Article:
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12 Bar Blues Harmony Line Lesson

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#1 Kirk Lorange

Kirk Lorange

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Posted 31 October 2005 - 01:38 AM

The TAB, GuitarPro file, midi files and notation that come with this lesson are now only available as part of the "Fingerstyle Lesson Pack" Details here.
A good way to to break down the complexity of the way music imposes itself on the fretboard is to break things down into smaller, more digestible, chunks. There are many ways to do that, but this lesson looks at just one, namely thinking "string pairs".

"Double stops" are "two notes played at once", and can be thought of as a "harmony". Harmony can have more notes that 2, so this is a "two note harmony line".

This harmony line figure is basically a 12 bar blues in A. You'll see that it consists almost entirely of just two different intervals, those being a minor third and a major third. If you're not sure what that means, don't worry about it. It's just detail. This is how those two intervals look on the 2nd and 3rd strings.

Posted Image<br><br>The first is the minor third, the second the major third. The first 8 bars of the figure use only these two fingerings. The tab below will show you exactly where to play them, and in which order. The only other fingering is over the E7 chord, and you can see that in the tab. Musically speaking, it's a "second". Once again, there's no need to know all this if you're just starting out. It's far more important to learn the positions and fingerings and then PLAY. You'll see that once you lock it into your muscle memory, it's a very enjoyable piece to play, and that even though it's only ever two notes at a time, there seems to be a whole lot of music wrapped up in them.

The movie shows how I play these double stops. It takes a while to get your hand to switch from one to the other smoothly and quickly, but as always, that's just a matter of practice. You'll also notice that I do a little slide into the first beat of each bar. Those repetitive little slides become an integral part of the line, an ear grabbing hook that the listener comes to rely on.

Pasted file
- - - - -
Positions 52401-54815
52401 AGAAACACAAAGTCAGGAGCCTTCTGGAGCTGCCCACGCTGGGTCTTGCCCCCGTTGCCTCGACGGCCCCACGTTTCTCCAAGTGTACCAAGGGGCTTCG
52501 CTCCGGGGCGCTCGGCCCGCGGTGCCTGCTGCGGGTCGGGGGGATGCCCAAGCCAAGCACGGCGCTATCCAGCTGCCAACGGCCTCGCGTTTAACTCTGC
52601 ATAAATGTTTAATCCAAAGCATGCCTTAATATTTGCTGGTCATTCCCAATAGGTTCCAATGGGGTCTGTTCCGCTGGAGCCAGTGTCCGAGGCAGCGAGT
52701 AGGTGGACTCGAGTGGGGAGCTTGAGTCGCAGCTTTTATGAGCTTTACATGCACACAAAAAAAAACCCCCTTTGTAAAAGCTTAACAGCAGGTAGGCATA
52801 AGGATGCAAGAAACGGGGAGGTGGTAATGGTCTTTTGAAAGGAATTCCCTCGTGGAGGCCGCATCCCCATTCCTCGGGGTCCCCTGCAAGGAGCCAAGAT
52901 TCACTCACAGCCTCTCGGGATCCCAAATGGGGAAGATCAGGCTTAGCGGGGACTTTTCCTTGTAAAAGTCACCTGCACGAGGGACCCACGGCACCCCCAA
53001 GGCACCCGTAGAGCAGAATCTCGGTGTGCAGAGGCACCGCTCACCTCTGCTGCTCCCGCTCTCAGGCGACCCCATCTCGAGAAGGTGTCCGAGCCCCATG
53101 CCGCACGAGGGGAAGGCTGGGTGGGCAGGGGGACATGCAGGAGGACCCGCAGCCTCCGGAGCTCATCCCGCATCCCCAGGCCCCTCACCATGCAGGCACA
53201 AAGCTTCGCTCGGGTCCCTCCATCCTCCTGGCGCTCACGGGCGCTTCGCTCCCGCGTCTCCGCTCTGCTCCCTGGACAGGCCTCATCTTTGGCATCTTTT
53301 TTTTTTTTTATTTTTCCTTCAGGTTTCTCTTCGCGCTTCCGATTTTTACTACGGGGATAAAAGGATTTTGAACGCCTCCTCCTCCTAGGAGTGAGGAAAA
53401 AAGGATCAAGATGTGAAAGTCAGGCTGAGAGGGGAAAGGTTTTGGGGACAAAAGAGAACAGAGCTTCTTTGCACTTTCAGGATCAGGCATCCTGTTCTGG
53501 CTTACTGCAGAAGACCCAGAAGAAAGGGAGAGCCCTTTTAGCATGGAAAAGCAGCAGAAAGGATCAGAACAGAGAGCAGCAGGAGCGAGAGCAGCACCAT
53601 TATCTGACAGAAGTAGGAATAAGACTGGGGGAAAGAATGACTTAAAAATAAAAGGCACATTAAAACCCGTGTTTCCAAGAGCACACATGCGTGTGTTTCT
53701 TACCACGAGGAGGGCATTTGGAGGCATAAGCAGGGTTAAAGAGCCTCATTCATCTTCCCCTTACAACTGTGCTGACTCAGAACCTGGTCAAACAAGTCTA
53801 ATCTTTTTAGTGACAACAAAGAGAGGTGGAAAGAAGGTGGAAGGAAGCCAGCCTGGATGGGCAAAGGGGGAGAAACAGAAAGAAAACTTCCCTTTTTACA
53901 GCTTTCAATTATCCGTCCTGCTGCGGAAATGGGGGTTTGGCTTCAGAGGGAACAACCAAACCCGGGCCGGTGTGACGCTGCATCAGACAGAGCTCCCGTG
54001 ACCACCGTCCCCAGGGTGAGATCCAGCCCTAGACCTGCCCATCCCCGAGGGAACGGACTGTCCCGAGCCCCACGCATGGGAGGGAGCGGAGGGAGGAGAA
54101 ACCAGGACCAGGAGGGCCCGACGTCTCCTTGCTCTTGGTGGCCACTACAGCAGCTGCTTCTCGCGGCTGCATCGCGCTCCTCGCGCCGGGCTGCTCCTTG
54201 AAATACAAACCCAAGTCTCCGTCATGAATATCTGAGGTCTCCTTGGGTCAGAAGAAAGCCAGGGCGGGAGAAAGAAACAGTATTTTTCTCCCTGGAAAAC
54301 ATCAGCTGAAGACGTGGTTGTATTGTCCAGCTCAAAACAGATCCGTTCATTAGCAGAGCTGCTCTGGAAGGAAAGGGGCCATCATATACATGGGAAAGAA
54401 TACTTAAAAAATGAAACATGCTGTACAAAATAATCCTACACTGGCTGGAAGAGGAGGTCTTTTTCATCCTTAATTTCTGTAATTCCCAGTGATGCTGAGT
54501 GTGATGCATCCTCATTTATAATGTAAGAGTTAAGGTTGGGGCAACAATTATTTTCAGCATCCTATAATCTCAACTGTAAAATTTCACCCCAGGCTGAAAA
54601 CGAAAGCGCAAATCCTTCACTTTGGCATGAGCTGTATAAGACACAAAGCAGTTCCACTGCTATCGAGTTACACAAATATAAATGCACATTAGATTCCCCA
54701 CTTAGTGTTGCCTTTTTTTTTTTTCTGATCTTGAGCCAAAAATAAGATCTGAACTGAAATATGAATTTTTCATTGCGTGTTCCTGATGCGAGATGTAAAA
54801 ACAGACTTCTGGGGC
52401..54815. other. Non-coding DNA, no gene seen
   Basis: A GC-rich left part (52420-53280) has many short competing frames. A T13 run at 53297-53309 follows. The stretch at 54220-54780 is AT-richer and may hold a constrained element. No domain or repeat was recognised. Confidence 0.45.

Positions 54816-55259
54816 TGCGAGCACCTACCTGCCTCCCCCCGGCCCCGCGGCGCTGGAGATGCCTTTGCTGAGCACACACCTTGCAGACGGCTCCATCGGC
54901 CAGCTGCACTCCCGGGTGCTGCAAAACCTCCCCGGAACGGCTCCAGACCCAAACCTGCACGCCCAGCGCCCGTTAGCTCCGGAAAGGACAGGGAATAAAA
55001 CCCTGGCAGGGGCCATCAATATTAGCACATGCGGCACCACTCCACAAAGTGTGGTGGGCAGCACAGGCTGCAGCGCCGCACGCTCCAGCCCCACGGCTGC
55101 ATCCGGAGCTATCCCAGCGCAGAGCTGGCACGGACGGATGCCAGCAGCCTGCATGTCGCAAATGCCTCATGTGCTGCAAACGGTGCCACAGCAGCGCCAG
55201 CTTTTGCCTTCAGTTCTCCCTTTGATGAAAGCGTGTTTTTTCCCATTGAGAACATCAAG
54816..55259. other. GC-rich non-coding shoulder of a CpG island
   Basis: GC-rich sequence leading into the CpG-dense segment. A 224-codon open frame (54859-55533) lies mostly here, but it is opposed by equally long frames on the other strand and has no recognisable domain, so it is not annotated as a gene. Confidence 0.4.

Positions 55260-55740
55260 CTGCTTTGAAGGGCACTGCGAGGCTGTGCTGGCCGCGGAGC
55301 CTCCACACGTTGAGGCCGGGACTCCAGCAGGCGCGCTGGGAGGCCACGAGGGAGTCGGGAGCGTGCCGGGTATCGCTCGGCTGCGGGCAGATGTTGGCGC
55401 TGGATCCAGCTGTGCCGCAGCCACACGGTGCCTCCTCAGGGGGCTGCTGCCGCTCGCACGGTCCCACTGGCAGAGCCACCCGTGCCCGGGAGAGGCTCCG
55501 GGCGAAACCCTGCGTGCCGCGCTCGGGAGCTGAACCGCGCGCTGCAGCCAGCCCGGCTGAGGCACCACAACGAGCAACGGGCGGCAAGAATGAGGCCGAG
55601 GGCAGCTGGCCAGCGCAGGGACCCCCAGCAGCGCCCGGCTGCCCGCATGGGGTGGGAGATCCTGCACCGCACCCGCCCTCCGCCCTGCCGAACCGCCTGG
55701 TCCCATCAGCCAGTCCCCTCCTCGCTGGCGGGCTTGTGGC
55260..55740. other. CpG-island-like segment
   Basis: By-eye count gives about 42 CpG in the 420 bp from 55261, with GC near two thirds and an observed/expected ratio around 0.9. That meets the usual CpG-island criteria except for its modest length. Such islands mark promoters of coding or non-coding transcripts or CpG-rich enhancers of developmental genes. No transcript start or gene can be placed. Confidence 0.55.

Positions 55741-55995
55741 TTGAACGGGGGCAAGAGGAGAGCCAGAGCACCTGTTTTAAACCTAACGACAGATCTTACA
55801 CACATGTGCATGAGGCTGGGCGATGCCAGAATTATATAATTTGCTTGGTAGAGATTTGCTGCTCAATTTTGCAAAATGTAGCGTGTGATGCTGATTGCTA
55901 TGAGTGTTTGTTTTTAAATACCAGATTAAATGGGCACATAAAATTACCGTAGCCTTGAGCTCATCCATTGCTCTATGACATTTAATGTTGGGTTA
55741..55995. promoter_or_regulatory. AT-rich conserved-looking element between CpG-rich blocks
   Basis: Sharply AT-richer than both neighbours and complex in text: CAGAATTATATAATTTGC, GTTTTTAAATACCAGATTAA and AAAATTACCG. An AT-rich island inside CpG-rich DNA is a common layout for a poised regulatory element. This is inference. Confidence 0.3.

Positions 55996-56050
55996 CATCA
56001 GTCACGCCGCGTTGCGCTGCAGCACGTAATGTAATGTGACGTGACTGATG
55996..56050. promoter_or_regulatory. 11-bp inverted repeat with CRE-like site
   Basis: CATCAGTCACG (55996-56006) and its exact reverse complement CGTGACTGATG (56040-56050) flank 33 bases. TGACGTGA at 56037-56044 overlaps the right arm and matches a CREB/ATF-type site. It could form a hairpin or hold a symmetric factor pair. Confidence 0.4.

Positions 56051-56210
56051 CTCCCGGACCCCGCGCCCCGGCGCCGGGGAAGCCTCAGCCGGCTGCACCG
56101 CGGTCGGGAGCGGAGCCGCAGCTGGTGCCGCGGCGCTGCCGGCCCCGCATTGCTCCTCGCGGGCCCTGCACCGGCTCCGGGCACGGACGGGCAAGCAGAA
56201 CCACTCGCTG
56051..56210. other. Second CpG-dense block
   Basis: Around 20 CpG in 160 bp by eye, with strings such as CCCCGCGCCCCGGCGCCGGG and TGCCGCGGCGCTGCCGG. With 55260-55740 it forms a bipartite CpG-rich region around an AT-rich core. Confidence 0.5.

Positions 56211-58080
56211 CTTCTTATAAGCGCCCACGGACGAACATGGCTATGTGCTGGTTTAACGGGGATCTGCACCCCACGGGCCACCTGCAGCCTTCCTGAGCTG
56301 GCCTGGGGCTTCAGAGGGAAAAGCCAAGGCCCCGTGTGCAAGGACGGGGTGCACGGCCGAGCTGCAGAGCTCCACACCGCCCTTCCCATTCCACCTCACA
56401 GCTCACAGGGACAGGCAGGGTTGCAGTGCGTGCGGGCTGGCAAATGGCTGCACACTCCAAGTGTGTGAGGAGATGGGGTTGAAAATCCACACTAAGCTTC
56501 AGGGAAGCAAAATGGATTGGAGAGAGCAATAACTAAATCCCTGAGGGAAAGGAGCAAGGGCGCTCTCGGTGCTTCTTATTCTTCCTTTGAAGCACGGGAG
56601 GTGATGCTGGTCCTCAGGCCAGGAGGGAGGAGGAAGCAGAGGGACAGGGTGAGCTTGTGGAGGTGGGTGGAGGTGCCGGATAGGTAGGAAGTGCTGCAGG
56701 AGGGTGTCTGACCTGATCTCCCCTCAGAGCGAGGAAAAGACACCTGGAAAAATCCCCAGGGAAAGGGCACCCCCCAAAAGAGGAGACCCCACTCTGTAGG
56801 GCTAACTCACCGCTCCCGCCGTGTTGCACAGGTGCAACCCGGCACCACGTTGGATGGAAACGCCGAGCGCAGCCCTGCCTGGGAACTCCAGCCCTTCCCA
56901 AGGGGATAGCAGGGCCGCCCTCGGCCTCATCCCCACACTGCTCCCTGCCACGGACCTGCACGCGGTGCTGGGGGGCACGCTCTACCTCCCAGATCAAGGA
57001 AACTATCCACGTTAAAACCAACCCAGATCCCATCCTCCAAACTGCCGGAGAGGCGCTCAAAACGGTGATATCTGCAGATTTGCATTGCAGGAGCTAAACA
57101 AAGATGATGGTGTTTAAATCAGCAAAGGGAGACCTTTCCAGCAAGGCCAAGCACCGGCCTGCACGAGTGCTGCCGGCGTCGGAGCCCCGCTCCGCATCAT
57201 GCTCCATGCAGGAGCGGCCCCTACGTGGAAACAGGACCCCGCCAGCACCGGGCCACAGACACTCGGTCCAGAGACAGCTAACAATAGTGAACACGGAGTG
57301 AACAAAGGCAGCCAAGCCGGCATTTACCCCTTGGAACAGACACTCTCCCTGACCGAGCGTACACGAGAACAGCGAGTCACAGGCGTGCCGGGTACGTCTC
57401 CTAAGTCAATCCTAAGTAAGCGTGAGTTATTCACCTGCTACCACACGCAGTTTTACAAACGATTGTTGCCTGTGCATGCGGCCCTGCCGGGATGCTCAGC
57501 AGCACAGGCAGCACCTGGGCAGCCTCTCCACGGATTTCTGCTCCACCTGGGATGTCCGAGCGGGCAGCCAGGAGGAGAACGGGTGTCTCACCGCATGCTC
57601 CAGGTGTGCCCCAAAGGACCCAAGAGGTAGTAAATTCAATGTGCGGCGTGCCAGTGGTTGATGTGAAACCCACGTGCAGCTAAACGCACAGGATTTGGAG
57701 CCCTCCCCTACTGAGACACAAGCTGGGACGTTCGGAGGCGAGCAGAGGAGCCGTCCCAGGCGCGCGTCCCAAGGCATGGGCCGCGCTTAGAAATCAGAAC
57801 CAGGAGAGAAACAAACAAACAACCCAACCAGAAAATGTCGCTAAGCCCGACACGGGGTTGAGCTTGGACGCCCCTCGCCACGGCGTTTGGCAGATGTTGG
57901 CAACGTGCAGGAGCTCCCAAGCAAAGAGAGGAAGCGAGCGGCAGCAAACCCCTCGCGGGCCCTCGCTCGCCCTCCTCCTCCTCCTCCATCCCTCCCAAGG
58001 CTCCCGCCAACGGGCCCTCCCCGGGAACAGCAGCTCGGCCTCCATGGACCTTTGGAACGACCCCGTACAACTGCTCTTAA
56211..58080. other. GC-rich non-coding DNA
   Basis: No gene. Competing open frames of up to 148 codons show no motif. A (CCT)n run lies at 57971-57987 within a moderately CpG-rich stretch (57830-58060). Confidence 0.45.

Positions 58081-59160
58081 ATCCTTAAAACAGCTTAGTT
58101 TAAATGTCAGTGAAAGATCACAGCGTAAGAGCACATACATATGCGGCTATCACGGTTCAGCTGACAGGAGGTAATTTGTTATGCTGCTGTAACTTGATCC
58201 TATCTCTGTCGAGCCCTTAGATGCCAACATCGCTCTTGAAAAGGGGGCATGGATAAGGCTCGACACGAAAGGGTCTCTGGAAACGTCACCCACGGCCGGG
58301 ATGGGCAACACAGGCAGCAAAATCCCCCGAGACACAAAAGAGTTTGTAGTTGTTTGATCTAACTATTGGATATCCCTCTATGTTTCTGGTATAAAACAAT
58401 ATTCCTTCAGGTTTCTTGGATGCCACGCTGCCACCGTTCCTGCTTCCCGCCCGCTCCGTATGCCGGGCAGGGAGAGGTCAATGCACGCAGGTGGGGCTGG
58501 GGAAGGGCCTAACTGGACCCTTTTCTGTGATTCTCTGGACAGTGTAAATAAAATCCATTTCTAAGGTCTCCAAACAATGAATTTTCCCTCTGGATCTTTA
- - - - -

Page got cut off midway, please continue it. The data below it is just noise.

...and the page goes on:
Musically speaking, there's a little more to it than the chord names imply, but it's basically a 12 bar bluesy jazz feel in the key of A. What's actually happening is that the harmony line is using bits of more extended chords that you find in this genre of music. The "A" section combines A major and A7; the "D" section combines D9 and D; the "E" section is more E7 and E9. However, if a second player were simply strumming A, D and E, it would sound fine as accompaniment.

Another important thing to realize is that this whole figure can be played up or down in pitch ... in other words you can start the whole thing two frets up, for example, keeping to the pattern, and you'll hear exactly the same thing in the key of B. These bits and pieces eventually will all merge into and emerge from the one master template that underlies the fretboard.<br><br><br>Posted Image<br><br><br><br>Have fun with this one. You can hear in the movie that I inject a little "swing" into the feel of it. Experiment with your own version of that "jazziness". "Feel" is difficult to describe, but it is the most important ingredient of all, when it come down to it. It's a measure of the human element of Music, something that's painfully missing in the midi files of the line. "Feel" is what makes you want to tap your foot along.


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